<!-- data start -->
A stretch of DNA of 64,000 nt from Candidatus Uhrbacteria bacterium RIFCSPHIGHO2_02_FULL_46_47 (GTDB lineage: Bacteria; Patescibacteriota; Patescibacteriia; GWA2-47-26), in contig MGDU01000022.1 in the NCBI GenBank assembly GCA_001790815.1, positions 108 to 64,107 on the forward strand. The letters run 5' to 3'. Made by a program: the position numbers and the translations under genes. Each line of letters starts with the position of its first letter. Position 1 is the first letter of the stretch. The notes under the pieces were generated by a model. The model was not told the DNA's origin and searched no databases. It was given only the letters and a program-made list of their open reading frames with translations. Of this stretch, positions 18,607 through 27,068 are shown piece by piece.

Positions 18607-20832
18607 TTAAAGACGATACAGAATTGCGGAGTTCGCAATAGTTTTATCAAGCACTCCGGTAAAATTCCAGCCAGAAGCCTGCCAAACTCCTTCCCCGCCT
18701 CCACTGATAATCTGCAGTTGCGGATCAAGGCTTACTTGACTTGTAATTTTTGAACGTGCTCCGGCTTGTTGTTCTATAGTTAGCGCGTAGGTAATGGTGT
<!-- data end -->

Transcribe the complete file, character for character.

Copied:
A stretch of DNA of 64,000 nt from Candidatus Uhrbacteria bacterium RIFCSPHIGHO2_02_FULL_46_47 (GTDB lineage: Bacteria; Patescibacteriota; Patescibacteriia; GWA2-47-26), in contig MGDU01000022.1 in the NCBI GenBank assembly GCA_001790815.1, positions 108 to 64,107 on the forward strand. The letters run 5' to 3'. Made by a program: the position numbers and the translations under genes. Each line of letters starts with the position of its first letter. Position 1 is the first letter of the stretch. The notes under the pieces were generated by a model. The model was not told the DNA's origin and searched no databases. It was given only the letters and a program-made list of their open reading frames with translations. Of this stretch, positions 18,607 through 27,068 are shown piece by piece.

Positions 18607-20832
18607 TTAAAGACGATACAGAATTGCGGAGTTCGCAATAGTTTTATCAAGCACTCCGGTAAAATTCCAGCCAGAAGCCTGCCAAACTCCTTCCCCGCCT
18701 CCACTGATAATCTGCAGTTGCGGATCAAGGCTTACTTGACTTGTAATTTTTGAACGTGCTCCGGCTTGTTGTTCTATAGTTAGCGCGTAGGTAATGGTGT